September 11th brought the world not only the Afghanistan War but also the Patriot Act a few weeks later, and with it the pretext for the surveillance state that Edward Snowden shed light on. It revoked a significant part of the civil rights that were among the most outstanding achievements of the American Revolution, and enshrined in the U.S. Constitution, and it undermined the nature of the United States as a republic.
At the same time, the five principles of peaceful coexistence, which are the essence of international law and of the UN Charter, were replaced by an increasing emphasis on the “rule-based order,” which reflects the interests and the defense of the privileges of the trans-Atlantic establishment. Tony Blair had already set the tone for such a rejection of the principles of the Peace of Westphalia and international law two years earlier in his infamous speech in Chicago, which provided the theoretical justification for the “endless wars”—i.e., the interventionist wars carried out under the pretext of the “responsibility to protect” (R2P), a new kind of crusades, in which “Western values,” “democracy” and “human rights” are supposed to be transferred—with swords or with drones and bombs—to cultures and nations that come from completely different civilizational traditions.
Therefore, the disastrous failure of the Afghanistan war—after the failure of the previous ones, the Vietnam war, the Iraq war, the Libya war, the Syria war, the Yemen war—must urgently become the turning point for a complete shift in direction from the past 20 years.
Since the outbreak of the Covid-19 pandemic at the very latest, an outbreak that was absolutely foreseeable and that Lyndon LaRouche had forecast in principle as early as 1973, a fundamental debate should have been launched on the flawed axioms of the Western liberal model. The privatization of all aspects of healthcare systems has certainly brought lucrative profits to investors, but the economic damage inflicted, and the number of deaths and long-term health problems have brutally exposed the weak points of these systems.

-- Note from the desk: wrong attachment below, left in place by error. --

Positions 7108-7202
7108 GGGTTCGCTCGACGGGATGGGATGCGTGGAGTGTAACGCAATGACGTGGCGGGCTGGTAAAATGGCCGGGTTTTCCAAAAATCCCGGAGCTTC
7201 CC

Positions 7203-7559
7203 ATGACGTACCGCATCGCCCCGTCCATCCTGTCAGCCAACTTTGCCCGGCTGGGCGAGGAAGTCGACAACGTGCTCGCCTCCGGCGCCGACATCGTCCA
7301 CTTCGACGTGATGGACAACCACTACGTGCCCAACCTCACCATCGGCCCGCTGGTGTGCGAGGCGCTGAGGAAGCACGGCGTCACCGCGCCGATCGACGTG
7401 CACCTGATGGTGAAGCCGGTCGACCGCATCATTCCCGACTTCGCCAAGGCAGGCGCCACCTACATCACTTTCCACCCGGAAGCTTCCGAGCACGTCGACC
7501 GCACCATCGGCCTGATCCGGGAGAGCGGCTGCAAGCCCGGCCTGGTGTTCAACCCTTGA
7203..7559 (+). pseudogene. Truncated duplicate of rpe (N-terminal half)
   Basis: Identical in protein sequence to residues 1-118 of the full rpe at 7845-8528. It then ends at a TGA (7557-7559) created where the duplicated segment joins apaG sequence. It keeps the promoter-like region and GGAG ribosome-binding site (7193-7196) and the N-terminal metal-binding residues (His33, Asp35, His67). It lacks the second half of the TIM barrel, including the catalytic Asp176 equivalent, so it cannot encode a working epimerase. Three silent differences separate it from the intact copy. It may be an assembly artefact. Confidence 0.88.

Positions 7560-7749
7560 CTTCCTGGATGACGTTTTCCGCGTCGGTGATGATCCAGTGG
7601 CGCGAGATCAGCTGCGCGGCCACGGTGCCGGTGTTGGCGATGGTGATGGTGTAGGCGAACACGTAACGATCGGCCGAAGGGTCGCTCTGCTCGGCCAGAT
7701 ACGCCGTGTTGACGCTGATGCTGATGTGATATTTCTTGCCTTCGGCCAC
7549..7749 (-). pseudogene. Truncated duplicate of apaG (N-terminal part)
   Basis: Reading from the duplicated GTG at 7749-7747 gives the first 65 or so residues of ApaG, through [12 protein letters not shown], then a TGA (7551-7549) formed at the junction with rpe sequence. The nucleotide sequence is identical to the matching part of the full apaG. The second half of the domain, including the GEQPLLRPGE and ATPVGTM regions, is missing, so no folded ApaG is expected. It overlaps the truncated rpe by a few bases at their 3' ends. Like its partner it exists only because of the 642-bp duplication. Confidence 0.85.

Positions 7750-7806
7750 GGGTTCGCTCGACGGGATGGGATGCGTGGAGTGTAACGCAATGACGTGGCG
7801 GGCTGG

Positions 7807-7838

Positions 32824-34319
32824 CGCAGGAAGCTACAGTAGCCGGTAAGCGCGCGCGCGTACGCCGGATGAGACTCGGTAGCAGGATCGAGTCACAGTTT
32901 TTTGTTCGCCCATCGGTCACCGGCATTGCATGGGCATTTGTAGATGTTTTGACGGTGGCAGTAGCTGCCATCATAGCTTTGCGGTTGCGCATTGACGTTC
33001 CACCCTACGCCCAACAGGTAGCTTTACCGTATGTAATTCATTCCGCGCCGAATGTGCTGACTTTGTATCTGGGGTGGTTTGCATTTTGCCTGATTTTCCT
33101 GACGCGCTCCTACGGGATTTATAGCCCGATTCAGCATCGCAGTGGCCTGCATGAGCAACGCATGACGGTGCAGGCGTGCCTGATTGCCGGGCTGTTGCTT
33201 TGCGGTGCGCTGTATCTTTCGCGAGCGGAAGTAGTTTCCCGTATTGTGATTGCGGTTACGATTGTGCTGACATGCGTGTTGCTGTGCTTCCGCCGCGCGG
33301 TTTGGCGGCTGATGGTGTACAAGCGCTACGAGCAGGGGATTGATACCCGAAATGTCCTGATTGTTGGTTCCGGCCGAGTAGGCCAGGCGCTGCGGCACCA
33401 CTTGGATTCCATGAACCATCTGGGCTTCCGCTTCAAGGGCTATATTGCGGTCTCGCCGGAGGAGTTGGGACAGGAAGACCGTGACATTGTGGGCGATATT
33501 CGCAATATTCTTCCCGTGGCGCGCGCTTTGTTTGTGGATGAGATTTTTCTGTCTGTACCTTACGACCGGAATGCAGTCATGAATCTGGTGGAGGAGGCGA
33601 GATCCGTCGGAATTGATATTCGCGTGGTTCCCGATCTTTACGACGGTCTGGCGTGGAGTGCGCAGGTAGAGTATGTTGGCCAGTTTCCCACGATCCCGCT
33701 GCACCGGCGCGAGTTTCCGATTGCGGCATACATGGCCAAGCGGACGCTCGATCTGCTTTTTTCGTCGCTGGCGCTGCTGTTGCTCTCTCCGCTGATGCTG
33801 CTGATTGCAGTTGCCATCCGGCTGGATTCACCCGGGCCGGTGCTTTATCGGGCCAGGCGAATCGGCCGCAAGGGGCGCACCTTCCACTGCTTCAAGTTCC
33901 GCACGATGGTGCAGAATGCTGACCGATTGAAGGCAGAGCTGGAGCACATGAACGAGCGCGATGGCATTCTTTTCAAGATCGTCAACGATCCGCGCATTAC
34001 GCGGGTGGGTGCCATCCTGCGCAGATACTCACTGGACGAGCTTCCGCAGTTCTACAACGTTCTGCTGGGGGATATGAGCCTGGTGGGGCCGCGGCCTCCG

The strategic turbulence caused by the withdrawal of NATO troops from Afghanistan, offers an excellent opportunity for a reassessment of the situation, for a correction of political direction and a new solution-oriented policy. The long tradition of geopolitical manipulation of this region, in which Afghanistan represents in a certain sense the interface, from the 19th Century “Great Game” of the British Empire to the “arc of crisis” of Bernard Lewis and Zbigniew Brzezinski, must be buried once and for all, never to be revived. Instead, all the neighbors in the region—Russia, China, India, Iran, Pakistan, Saudi Arabia, the Gulf States and Turkey—must be integrated into an economic development strategy that represents a common interest among these countries, one that is defined by a higher order, and is more attractive than the continuation of the respective supposed national interests. This higher level represents the development of a trans-national infrastructure, large-scale industrialization and modern agriculture for the whole of Southwest Asia, as it was presented in 1997 by EIR and the Schiller Institute in special reports and then in the study “The New Silk Road Becomes the World Land-Bridge.” There is also a comprehensive Russian study from 2014, which Russia intended to present at a summit as a member of the G8, before it was excluded from that group.